As we pulled back in at the launch, much to my surprise there were some little waves beginning to break. "What's this?" I thought to myself. "Wait a minute. The wind has picked up too." I stepped out of the car, and knew the 4.2 was the call. Just as I finished rigging, Andy showed up with Doug in tow and told me to be patient. "Waves just start out of nowhwhere at the Cove and it'll be head high before you know it. " Andy said with a big smile on his face while watching Stuart rotate through the first forward of the day.
By the time I hit the water there were a few nice chest high sets coming in, and from there they just grew. As the waves grew in size, so did the height of the jumps. I hit some really nice high stalled forwards, and got some nice little wave rides on the way in. Then on one tack out, I saw it. The perfect ramp to chuck a huge forward. For a fraction of a second I thought about going for a normal big floaty jump but then my little voice kicked in and said "Just go huge." So huge I go. I went up, then up some more. Then set up for the forward, then stalled it out cause I was still too high. Then looked around, then stalled it out some more. Then I started coming down, but I looked down and was still too high so I stalled it out some more. I didn't want to throw it too early and over-rotate so I stalled some more. Then finally I sheet in and round we go. About 3/4 way around I realize I should have waited just a bit longer. I tried my best to slow the rotation, but ended up over-rotating and landing as flat as flat can be. My front leg took most of the impact and I felt the pain shoot right up my leg. I knew something was wrong right away. Long story short, I sprained my ankle pretty bad and had trouble sailing back in. While I was sailing in, I thought it was broken. Hopping in on one foot through the break was interesting to say the least. I sat on the beach watching the perfect day just pass right by. After a while I was able to put pressure on the ankle again. It looked like someone stuck and egg in the side of my ankle, but my windsurfer instinct took aver and I headed back out for another session. Jumping was obviously out of the question. All I was hoping for was a few one-footed wave rides.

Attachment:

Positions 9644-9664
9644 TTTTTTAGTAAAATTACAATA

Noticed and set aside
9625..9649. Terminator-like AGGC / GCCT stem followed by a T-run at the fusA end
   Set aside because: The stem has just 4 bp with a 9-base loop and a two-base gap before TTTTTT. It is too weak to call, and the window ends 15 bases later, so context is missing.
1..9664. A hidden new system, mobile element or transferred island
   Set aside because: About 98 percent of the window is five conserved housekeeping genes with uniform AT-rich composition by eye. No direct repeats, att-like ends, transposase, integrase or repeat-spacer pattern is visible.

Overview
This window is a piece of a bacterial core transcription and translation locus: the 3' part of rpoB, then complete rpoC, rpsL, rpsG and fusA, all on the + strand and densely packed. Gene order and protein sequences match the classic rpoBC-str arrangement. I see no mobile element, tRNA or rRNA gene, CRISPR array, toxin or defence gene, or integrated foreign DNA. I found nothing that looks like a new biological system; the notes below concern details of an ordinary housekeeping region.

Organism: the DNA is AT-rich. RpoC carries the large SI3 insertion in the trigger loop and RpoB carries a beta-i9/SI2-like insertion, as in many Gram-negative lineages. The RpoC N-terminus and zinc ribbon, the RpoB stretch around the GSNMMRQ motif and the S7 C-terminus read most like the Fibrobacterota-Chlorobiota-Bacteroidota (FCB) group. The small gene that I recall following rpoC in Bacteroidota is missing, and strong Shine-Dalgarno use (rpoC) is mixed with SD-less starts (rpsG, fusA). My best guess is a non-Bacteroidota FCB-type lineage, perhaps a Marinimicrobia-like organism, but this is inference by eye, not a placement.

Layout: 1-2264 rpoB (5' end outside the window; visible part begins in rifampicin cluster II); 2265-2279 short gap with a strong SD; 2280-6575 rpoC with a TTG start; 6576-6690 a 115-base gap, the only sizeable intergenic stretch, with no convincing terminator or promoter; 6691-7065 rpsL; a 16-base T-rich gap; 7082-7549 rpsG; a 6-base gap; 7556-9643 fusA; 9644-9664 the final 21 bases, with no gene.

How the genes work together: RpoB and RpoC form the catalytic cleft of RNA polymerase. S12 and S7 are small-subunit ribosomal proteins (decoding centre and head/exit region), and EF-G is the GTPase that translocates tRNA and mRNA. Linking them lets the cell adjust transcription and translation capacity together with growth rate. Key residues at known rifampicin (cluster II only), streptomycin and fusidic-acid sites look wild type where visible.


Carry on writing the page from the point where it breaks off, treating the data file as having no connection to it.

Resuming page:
My first run in I picked a nice small wave to give it a try. I got into the wave. Not much pain, so I went for the bottom turn. It hurt like hell, but it was worth it. Then it was time for the top turn. The sprain was on my back foot, so as I slashed the turn it felt like my foot was going to be ripped off. I jumped off the board and was me cursing up a storm both from pain caused by the injury and disgust that I couldn't take advantage of the now incredible conditions. I sat on the beach for a little wile longer before I decided to give it yet a third try. "Right foot." I kept telling myself. "Only use your right foot. The left one will hurt." So I continued on without giving in to the need to "go huge" again. I ended up perfecting the one footed top turn and sailed for another half hour or so before the pain was too great.
Then it was off to get an x-ray. the whole time I was sailing I just kept praying it was only a sprain and not broken. In the end it was only a sprain, but I had to stay beached for the rest of the trip, and the next 2 great days days of sailing. A week later, I'm off the crutches and cast free. I still can't walk straight, but it's getting better every day, so hopefully I'll be on the water again very soon.
All in all, it was another great trip to Hatteras. We had a photographer there that got some great shots of the action at the Cove that day. As soon as I get the pictures I 'll have them online.